Spore Print: The spore print, which refers to the powdery deposit on the surface underneath, is white or flushed with pale violet.
Edibility: The Laccaria genus of tallogill mushrooms are all edible, including Laccaria amethystina, but not frequently employed while cooking.
Habitat and Range: The Laccaria amethystina can be found growing in temperate climates of Europe, Asia and Americas during late summer through to early winter. In North America, this mushroom is widely distributed east of the Rocky Mountains. Although they can be found growing alone, scattered, or gregariously in leaf litter in all kinds of woodland, they can be found in particular abundance underneath beech and oak trees. 


Due to the fact that Laccaria amethystina is a hygrophanous mushroom it can resemble a variety of other mushrooms throughout its life cycle.  

Most frequently, Laccaria amethystina may be confused for Laccaria laccata the true “deceiver” or other tallogill Laccaria species, making recognition and differentiation quite difficult.

Another potential look-alike, is the deadly Inocybe geophylla lilacina or the Lilac fibrecap. The Lilac fibrecap can be differentiated from the Amethyst deceiver by its gills. The gills of the Lilac fibrecap are off white to gray, whereas the amethyst deceiver has the same color gills as the cap and stem.

Yet another look-alike is the Mycena pura. This is a purple coloured bonnet mushroom, but can be differentiated from Amethyst deceiver by its pale gills and a soft, non-fibrous stem. 

Toxicity, Safety & Side Effects

The Laccaria amethystina is not toxic itself. However, if grown in areas polluted with arsenic, this heavy metal may accumulate and reach toxic concentrations within the flesh of the mushroom. For example, a study conducted in South West China that evaluated arsenic concentrations and associated health risks in Laccaria mushrooms found that consumption of 300g fresh weight of Laccaria species for a single meal in a week yielded exposure values of arsenic higher than the limit dose for the intake of inorganic arsenic recommended by the Joint FAO/WHO Expert Committee on Food Additives.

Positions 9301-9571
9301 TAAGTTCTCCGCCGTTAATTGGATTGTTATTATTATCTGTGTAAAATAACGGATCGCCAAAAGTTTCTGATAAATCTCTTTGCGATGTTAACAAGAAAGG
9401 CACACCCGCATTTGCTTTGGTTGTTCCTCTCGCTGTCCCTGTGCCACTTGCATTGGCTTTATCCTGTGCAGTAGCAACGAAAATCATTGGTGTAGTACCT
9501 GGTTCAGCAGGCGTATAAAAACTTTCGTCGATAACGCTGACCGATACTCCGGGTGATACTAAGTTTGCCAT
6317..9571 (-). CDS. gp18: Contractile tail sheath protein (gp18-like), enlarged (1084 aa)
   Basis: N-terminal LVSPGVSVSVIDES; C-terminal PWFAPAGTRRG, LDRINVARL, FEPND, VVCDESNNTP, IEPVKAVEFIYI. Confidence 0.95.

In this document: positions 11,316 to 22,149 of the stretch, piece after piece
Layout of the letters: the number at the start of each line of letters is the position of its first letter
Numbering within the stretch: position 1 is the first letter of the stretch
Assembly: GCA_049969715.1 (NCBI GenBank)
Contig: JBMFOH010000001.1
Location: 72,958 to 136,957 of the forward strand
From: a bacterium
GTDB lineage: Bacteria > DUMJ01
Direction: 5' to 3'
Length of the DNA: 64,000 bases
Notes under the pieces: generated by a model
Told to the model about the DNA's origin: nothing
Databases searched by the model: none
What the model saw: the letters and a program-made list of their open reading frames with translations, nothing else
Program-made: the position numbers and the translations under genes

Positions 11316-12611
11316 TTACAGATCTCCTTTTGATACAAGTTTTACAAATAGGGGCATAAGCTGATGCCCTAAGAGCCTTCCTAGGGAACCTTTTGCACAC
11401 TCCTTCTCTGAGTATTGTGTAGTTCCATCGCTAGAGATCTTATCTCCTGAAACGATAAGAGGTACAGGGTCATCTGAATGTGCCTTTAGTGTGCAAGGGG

Acute arsenic toxicity can present with garlic-like odor on the breath, nausea, vomiting, abdominal pain and diarrhea, as well as central nervous system manifestations such as seizures or coma. While chronic exposure to arsenic may lead to cancer of the lung, skin, and liver; and other pathognomonic signs such as thickening of skin on palms and soles as well as white bands across nails, known as mees lines. 


  1. Hall, I. R., Stephenson, S. L., Buchanan, P. K., Yun, W., & Cole, A. L. J. (2003). Edible and   Poisonous Mushrooms of the World. Timber Press, Incorporated.
  2. McKnight, K. H., McKnight, V. B., & Peterson, R. T. (1998). A Field Guide to Mushrooms: North America (Peterson Field Guides) (Reissue,Subsequent ed.). Houghton Mifflin.
  3. Minter, D. W., Stalpers, J. A., Kirk, P. M., & Cannon, P. F. (2011). Dictionary of the Fungi (10th ed.). CABI.
  4. J. (2021b, November 10). Amethyst Deceiver Mushrooms (Laccaria amethystina) Identification. Totally Wild UK.
  5. Kuo, M. (2010) Laccaria amethystina.
  6. Zhang, J., Li, T., Yang, Y. L., Liu, H. G., & Wang, Y. Z. (2015). Arsenic concentrations and associated health risks in Laccaria mushrooms from Yunnan (SW China). Biological trace element research, 164(2), 261–266.